If team Anna wants to pass the Jan Lokpal Bill they must first contest elections. Laws can only be made in Parliament not on Ramlila Maidan
The above sentiment was echoed by many members of Parliament. It struck me as to why did they say that? This could not have been proverbial ‘slip of tongue’ or ‘off the cuff remark’. Probably hidden truth in this statement is that people interested in ‘upsetting the present equilibrium’ cannot cross over to the corridors of power because of some kind of ‘entry barriers’ imposed and institutionalized by the present day political system. Here I try to figure out.
Amongst many contributions made by Michael Porter in developing understanding of competition, one framework is five forces model. It explains how forces influence industry profitability or capacity to generate surplus. If we assume that politics is an industry then the above statement certainly implies a position of privilege , which cannot be ‘disturbed’ by a new entry (Firm Anna) because of the obstructions imposed by these forces. People inside the industry are able to ‘gain control’ over the industry by creating an ‘advantage’ which is ‘sustainable’. It indicates presence of ‘mobility barriers’ which do not allow ‘mobility’ of the challenger (Anna) in the industry.
Let us look at these forces:
Threat of new entrants:
Can an ordinary person make a swift entry into politics? Probably the answer is negative. Consider the barriers to entry and how these work in favor of incumbents: 1. absolute cost advantage (relative superiority of cost of production) is hugely skewed in favor of incumbents. Two driver of this are economies of scale (parties operate on a large scale in terms of seats contested) and experience curve effects (the regulars have learnt the ‘tricks of the trade’). Second access to inputs necessary to contest elections is beyond the reach of an ordinary citizen (very specialized team of skilled and motivated workers and logistics). Third is the capital required to participate which works out very huge for an individual (anywhere in between 10 to 15 crores). Final factor is competitive retaliation- a new entrant is not expected to go ‘unnoticed’ and is certainly likely to invite strong ‘fight back’ response.
On the surface buyers seem to be powerful because they can easily switch the supplier. Take a look closely. Buyers enjoy pseudo power. Consider the factors. First and the foremost determinant of buyer power is ability to switch but the set of available alternatives are almost similar (switching does not yield better outcome). Second, buyer can draw power from the ‘volume of purchase’ but here one buyer means just one vote. Third, buyers can be a ‘countervailing force’ if they are ‘concentrated’ which they are not. Forth, informed buyers are powerful but they are not in our case. And finally a buyer does not have option to ‘integrate backwards’ to become producer and consumer.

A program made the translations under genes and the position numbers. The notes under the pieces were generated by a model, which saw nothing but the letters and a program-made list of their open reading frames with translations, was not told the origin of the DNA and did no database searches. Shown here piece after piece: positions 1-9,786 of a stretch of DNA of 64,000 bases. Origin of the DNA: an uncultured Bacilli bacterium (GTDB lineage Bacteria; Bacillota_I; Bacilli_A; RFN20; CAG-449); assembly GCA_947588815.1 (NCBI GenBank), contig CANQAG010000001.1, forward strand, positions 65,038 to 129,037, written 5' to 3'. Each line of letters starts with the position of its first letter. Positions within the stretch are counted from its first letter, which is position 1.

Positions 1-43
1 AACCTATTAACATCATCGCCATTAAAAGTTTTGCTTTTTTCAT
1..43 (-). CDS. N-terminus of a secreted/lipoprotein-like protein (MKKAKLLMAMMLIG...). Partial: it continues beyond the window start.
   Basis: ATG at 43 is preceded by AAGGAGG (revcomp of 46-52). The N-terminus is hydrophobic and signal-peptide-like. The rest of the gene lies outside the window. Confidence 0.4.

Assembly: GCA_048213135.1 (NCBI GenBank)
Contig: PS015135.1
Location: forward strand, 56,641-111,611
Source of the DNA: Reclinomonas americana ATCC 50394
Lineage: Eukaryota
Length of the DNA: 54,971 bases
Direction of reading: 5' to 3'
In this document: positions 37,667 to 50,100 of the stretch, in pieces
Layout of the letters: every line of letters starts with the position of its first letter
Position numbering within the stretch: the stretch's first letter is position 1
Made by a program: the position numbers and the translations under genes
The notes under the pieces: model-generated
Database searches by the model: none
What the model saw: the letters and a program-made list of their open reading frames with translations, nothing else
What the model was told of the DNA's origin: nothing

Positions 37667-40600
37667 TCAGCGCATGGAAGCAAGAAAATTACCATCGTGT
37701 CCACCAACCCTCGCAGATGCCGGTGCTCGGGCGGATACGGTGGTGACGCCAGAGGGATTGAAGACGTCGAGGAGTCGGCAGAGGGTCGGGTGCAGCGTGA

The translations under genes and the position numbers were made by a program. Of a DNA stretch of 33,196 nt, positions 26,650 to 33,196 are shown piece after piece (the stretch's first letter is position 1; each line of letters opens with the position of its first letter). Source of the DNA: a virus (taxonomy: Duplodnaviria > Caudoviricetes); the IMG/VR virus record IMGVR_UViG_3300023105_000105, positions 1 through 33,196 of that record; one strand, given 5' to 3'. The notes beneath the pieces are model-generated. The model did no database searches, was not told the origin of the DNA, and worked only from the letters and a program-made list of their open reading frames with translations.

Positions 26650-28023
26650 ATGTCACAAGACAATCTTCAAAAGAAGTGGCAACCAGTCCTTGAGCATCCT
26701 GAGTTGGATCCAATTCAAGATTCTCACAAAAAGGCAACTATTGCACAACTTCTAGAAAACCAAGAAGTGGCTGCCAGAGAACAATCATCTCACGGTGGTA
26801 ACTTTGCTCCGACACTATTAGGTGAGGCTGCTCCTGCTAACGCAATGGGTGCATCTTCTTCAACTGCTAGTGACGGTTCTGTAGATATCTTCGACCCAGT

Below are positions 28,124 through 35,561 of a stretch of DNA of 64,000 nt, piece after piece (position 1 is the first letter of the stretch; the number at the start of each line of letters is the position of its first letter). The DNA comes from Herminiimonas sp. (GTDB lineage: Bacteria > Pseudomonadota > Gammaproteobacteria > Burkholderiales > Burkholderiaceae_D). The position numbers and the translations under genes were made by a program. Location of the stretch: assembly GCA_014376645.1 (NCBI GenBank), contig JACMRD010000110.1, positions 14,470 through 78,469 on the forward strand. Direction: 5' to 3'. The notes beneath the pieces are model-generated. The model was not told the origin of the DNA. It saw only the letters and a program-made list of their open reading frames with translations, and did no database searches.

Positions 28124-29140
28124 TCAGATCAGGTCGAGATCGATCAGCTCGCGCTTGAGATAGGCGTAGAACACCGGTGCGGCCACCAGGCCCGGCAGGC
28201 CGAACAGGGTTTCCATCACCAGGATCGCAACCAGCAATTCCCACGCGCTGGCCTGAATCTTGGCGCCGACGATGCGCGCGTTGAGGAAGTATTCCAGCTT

Threat of Substitutes:
Threat of substitutes intensifies competition with in an industry and significantly challenges profitability. Here is an industry more or less devoid of the threat of substitutes. The price-performance between the substitutes is not significant (this is echoed in the sentiments ‘all are same’). The outcome generally is the same (that is the reason why many people do not participate in the election process). Secondly, political maneuvering and mechanizations systematically reduce inclination to switch (stultifying intelligence and objectivity and stirring emotions by way of caste or religion, mannerism or some other variables).
Supplies for politics come from different ‘interest groups’ (business, religious etc) to get a ‘say’ in the corridors of powers. In some cases the suppliers depend on politics for ‘survival’ (favorable policies) not the other way round while in others cases these demand ‘perpetuation of ideology’. The bargaining power of suppliers is limited because supplier either could be switched easily without any cost (more suppliers and substitutable inputs) or suppliers are dependent on a particular party or group.
These five forces determine competitive rivalry. When these five forces are powerful, firms ‘improve’ and ‘innovate’ to reverse their effects. In our context these forces are ‘powerless’ therefore change is slow to come by. Firm Anna is nothing but stimulus to disturb so called political equilibrium. It seeks a change for the betterment of masses. It seeks to empower the powerless. It is new firm making an entry in an industry in which these five forces are adversely placed.
That is the reason why some members of Parliament insist that Anna should first contest elections because the outcome is obvious to them. But now Anna has reversed the equation.